The ancient city of Magdala, prominently mentioned in the Bible as the hometown of Jesus Christ’s disciple Mary Magdalene, was uncovered recently in excavations when a retreat complex was constructed outside Tiberias, Israel.
Archaeologists state that what they found there was “one of the most significant finds in the past 50 years.”
The town on the shores of the Galilee, founded in Hellenistic times, was a prosperous, thriving fishing village by the time the Romans invaded the Galilee in 67 AD. At one time, it was large enough to have had stone-paved streets and an elaborate first-century synagogue, but the village had tragically fallen into ruin in the centuries after Christ through religious upheavals, military conquests, and the vicissitudes of time.
It was only after a Catholic priest from Spain had a vision of opening a religious retreat center on the site of ancient Magdala in 2009 that the ancient town was uncovered, as the earth was excavated for it.
Spectacular mosaics, coins showing Jesus’ teaching found at Magdala
Not realizing the site was nearly on top of the ancient city, construction workers immediately ran into stone walls and passageways that were part of the town’s state-of-the art fish processing facility. With stone-lined tanks that had fresh running water coursing through them, they were once at the heart of Galilee town’s bustling fish market.
Just finding those walls with their perfectly-designed tanks would have been an archaeological find in and of itself, but, when archaeologists began their systematic excavations, they found a treasure that stunned them in its import.
Quickly unearthing the remains of a first-century synagogue just an incredible thirty centimeters under the surface, they found coins dating back to between 5 and 63 AD. A coin minted in 29 AD shows an impression of Jesus teaching in the synagogues during his public life, as recorded in Matthew 4:23 and Mark 1:39 in the New Testament.
They also came upon stunning mosaics showcasing the Greco-Roman influence in the area during the Herodian period. A small mosaiced room on the southern side of the synagogue was likely where the Torah scrolls were stored, according to the archaeologists, as reported on magdala.org.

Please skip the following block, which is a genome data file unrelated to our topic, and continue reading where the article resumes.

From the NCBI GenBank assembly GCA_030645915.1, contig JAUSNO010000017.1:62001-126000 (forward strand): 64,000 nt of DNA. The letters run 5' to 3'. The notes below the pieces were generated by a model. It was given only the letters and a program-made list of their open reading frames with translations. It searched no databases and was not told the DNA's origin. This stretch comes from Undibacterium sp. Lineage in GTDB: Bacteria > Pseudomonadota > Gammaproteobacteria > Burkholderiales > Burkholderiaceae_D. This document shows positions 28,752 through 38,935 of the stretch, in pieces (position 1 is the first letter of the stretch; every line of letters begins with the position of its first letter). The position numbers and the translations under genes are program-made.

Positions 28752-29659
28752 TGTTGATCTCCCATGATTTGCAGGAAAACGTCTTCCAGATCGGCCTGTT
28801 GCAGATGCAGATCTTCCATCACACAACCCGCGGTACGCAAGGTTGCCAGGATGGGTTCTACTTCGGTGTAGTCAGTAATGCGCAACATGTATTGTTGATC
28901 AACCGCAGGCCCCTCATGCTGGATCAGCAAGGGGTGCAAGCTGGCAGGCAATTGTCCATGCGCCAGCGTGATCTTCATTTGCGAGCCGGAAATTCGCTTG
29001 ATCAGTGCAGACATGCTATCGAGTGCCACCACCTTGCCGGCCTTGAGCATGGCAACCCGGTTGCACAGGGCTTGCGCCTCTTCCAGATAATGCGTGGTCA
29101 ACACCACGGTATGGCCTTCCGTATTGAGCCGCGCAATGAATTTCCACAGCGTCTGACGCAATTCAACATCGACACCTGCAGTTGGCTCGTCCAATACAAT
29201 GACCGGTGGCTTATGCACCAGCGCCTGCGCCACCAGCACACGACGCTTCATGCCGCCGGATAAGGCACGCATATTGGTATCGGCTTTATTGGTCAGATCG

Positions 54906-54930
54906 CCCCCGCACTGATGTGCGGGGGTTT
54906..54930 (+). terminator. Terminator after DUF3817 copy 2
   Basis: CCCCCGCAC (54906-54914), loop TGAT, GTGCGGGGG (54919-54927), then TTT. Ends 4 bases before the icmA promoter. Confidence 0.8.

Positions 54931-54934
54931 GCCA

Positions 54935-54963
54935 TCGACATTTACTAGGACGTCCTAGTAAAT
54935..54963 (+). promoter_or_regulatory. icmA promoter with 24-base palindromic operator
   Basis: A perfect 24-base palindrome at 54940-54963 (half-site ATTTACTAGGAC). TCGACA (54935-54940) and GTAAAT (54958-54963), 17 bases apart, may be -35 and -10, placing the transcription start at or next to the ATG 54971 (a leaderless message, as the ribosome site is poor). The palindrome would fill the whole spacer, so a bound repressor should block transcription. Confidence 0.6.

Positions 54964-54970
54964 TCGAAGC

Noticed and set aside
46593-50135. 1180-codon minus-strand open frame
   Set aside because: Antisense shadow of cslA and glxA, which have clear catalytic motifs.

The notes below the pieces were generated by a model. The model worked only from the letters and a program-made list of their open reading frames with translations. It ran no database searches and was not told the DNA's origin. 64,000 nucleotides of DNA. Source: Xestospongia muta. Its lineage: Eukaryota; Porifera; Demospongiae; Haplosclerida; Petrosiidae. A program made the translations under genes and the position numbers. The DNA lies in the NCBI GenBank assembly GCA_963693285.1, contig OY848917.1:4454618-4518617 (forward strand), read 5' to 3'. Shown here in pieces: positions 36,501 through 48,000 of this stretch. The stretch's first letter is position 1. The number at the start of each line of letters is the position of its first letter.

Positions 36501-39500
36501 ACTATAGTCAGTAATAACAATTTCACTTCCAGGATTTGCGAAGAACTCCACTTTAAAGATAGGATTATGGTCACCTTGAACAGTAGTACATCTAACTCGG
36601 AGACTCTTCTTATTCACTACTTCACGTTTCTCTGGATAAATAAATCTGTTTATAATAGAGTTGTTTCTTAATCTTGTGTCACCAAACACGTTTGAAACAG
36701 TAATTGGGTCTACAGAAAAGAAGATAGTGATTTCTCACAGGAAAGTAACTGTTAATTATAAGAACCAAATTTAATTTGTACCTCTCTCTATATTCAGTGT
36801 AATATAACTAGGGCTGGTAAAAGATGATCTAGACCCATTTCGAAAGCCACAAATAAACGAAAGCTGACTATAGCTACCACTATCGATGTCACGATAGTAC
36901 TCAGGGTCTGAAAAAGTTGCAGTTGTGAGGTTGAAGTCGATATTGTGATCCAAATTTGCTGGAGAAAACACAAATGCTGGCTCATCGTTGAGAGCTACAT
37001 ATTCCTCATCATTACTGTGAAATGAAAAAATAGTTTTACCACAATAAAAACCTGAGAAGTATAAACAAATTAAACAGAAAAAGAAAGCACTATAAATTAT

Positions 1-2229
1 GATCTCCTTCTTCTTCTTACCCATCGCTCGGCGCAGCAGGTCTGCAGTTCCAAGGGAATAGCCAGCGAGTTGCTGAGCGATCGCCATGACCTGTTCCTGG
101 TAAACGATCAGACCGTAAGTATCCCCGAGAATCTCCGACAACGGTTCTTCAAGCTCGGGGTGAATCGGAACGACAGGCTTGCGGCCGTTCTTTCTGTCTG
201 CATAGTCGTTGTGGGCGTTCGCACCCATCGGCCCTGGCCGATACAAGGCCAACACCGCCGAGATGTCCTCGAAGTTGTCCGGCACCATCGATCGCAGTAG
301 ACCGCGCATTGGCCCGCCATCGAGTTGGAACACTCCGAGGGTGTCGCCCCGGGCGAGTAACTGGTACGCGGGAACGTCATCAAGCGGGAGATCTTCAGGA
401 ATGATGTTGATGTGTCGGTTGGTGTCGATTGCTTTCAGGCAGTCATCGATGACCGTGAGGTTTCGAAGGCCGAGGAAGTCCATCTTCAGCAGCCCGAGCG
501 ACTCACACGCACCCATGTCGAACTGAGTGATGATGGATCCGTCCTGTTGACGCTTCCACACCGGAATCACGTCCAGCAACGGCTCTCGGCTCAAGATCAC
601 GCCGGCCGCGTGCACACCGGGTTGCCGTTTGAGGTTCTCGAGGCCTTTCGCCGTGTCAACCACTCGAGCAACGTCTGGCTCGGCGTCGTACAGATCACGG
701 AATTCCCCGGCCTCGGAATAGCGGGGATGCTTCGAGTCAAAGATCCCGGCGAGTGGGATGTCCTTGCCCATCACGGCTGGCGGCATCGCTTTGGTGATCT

In the center of the synagogue stood the unique Magdala Stone, an elaborately-carved stone which shows what experts believe is the earliest carved representation of the Great Temple in Jerusalem, which was destroyed in the year 70 AD by the Roman army, outside of the city.
Depicting a menorah that is thought to have been that which graced the Temple before it was destroyed, the site is now seen as one of the most significant in the whole country because the Magdala stone represents the oldest known sculpture of a menorah.
Only an estimated ten percent of the entire ancient town has been uncovered to this point, with archaeologists working just to the side of the retreat center. Visitors to the center can look down upon the ancient streets of the town and into the stone streets and passageways as well as the remains of its once-grand synagogue.
In the Babylonian Talmud, the town was known as Magdala Nunayya (Aramaic: מגדלא נוניה, meaning “Tower of the Fishes”), which some historical geographers think may refer to its large fish processing areas.
The modern Israeli municipality of Migdal, founded in 1910 (granted local council status in 1949) which lies approximately six kilometers (3.72 miles) from Tiberias, has now expanded into the area of the former village.
Preliminary archaeological excavations on behalf of the Israel Antiquities Authority conducted at the site in 2006 found that the settlement began during the Hellenistic period (between the 2nd and 1st centuries BC) and ended during the late Roman period (3rd century AD).
The Migdal Synagogue is the oldest synagogue found in Galilee and one of the only synagogues from that period found in the entire country as of the time of the excavation.
Empress Helena built church in Magdala in fourth century AD
A collapsed layer from the Second Temple period supported the narrative presented by the Roman Jewish historical Josephus regarding the Roman destruction of Magdala during the Great Revolt (66 –73 AD). Excavations show that after the destruction, during the Byzantine and Early Islamic periods, the city moved slightly to the north.
Magdala was considered to be the most important city on the western bank of the Sea of Galilee, contributing huge amounts of taxes to Rome, until the construction of the larger nearby city of Tiberias by Herod Antipas.
Recognition of Magdala as the birthplace of Mary Magdalene appears in texts dating back to the 6th century AD. In the 8th and 10th centuries AD, Christian sources tell of a church in the village that was also Mary Magdalene’s house, where Jesus is said to have exorcised her of demons.
The anonymous author of the “Life of Constantine” attributes the building of the church to Empress Helena in the 4th century AD at the exact location where she found Mary Magdalene’s house.
In the year 1283, Burchard of Mount Sion records having entered the house of Mary Magdalene in the village, and, about ten years later, Ricoldus of Montecroce noted his joy at having found the church and house still standing.
Most Christian scholars assume that Mary Magdalene was indeed from Magdala Nunayya and that this is also where Jesus landed on the occasion recorded by Matthew and Mark.